Make sure it’s yoghurt: Product type not price key for probiotics

By Oliver Nieburg

- Last updated on GMT

Consumers prefer probiotics in yoghurts rather than orange juice and biscuits
Consumers prefer probiotics in yoghurts rather than orange juice and biscuits
Italian consumers care more about having their probiotics in yoghurt form than they do about price, health claims and brand, according to new research.

A study by Vecchio et al.​published in the Food Quality and Preference Journal ​analysed the probiotic preferences of 600 Italian consumers responsible for household food shopping.

Yoghurt outdoes orange juice and biscuits

They found that the base product was the most important factor for consumers in selecting probiotic food and drinks with a mean importance of 34%.

Yoghurt was the most favoured product over orange juice and biscuits, the only other two forms analysed.

“This finding is consistent with previous results. However, it is interesting to mention that quite surprisingly biscuits are preferred to orange juice,”​ said the researchers. But they warned this could be because probiotic orange juice was not yet widespread in Italy.

“Consumers deem products that are intrinsically healthy, such as yoghurt, as credible carriers of functional properties,”​ they added.

Prevention health claim

Brand was the next most treasured attribute (28%) for probiotics, followed by health claims (22%), while price was the least desired quality (16%).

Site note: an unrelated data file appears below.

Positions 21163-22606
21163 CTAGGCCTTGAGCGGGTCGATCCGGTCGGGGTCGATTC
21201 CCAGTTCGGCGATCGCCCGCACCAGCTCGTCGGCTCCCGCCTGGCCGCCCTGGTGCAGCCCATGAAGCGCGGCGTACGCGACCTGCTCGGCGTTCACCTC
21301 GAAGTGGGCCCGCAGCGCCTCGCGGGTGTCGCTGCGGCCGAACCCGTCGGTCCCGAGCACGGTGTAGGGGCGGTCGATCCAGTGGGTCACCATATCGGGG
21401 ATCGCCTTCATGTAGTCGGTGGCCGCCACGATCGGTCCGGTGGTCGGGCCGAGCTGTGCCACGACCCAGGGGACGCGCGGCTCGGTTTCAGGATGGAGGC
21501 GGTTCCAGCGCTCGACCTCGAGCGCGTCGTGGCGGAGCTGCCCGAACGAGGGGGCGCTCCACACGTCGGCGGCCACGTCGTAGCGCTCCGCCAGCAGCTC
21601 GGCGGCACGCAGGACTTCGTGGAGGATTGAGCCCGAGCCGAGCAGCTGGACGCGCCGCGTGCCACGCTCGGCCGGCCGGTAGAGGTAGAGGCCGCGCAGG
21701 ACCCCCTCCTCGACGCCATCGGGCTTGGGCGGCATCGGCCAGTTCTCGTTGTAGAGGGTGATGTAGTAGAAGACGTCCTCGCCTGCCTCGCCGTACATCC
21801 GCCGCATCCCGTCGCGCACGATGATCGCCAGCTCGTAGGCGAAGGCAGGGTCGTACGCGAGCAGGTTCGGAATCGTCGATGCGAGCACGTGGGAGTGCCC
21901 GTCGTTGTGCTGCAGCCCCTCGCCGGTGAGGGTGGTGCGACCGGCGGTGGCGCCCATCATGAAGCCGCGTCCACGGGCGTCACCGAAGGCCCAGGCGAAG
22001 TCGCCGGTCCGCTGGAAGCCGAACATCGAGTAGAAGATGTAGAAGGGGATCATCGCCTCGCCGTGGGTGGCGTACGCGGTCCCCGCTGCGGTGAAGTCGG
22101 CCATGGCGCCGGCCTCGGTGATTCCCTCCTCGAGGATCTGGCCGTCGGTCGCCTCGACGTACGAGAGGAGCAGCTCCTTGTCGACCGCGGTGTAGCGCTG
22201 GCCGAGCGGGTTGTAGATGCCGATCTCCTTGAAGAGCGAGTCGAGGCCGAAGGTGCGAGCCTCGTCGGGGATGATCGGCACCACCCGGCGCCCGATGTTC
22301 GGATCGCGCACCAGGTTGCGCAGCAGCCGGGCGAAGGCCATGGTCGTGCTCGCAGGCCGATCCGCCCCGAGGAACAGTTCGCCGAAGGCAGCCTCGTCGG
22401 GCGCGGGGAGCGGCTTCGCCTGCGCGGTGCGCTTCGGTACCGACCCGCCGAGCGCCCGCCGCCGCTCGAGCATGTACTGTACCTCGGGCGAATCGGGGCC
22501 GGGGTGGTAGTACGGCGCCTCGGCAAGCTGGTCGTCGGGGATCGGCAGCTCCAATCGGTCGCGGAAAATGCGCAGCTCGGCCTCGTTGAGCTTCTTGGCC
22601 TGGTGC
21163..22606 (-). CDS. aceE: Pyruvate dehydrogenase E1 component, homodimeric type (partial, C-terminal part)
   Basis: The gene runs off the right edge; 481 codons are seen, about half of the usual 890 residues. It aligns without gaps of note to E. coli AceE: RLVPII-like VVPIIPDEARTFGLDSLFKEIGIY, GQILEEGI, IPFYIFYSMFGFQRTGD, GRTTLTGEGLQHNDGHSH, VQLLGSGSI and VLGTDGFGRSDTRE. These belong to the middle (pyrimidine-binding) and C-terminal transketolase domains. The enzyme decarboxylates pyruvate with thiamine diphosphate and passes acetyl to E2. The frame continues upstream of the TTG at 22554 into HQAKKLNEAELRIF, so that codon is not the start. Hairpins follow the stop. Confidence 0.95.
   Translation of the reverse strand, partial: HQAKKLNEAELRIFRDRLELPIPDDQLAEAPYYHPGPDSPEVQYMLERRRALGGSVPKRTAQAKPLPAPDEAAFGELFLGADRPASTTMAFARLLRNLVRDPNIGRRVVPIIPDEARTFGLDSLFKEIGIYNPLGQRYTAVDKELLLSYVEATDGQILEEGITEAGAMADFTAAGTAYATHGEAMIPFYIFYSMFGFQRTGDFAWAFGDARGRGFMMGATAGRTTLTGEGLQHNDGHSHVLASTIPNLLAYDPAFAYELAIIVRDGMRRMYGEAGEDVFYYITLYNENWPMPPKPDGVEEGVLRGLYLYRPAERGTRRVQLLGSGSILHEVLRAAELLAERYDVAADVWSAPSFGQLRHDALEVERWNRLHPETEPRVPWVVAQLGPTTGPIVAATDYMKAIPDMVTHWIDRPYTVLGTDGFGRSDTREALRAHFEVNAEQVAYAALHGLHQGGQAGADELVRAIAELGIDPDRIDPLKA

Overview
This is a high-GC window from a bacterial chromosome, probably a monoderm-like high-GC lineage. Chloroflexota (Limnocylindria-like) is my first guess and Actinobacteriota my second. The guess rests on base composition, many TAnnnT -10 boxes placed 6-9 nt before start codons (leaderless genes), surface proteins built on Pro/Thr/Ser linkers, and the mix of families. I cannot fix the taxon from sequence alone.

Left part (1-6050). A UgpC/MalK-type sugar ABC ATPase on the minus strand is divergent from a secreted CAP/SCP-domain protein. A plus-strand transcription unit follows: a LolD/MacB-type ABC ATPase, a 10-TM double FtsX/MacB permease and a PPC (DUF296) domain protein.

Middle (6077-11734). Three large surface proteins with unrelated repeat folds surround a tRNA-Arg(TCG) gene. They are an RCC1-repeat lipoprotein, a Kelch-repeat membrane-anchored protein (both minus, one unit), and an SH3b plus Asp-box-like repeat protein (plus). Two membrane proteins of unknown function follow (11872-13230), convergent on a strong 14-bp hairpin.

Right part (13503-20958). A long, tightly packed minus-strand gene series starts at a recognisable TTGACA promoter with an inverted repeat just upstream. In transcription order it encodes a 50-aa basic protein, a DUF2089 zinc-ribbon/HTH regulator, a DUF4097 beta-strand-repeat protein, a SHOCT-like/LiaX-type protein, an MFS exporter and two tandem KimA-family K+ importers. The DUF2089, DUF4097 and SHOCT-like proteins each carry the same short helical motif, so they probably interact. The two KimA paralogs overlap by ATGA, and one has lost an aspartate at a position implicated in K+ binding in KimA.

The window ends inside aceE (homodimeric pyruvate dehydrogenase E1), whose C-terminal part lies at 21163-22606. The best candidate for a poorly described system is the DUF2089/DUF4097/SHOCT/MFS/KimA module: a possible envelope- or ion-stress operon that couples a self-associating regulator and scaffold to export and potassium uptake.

For health claims, Study participants rated a prevention claim (prevents gastrointestinal illness risk) higher than a generic claim (contributes to general well-being) and a psychological claim (helps reduce intestinal irregularities).

“Concluding, we can state that consumers prefer yoghurts of a familiar brand, with a regular price level and claims which prove disease reducing properties,”​ said the researchers.

Consumer confusion: What are functional foods?

However, they added that consumers were still not very clear what functional foods really are.

16% of participants thought a functional food was a light or diet product, while 9.5% thought they were foods for people with dietary problems.

There is no unique definition for functional foods, but a 2007 study by Niva said they are foods containing added, technologically developed ingredients with a specific health benefit.

Almost a fifth of consumers in Vecchio’s study said they had never consumed functional foods because they did not know their properties or were doubtful about potential benefits.

Probiotic market decline after health claim ban

Euromonitor International expects the European probiotic foods and supplements market to shrink €130m in the next five years from €5.13bn last year to about €5bn in 2017,

A recent health claim ban is seen as the likeliest culprit. Pre- and probiotic gut, immunity and other health claims – along with the very use of the terms pre- and probiotic – have been banned in the EU since December 14 last year.

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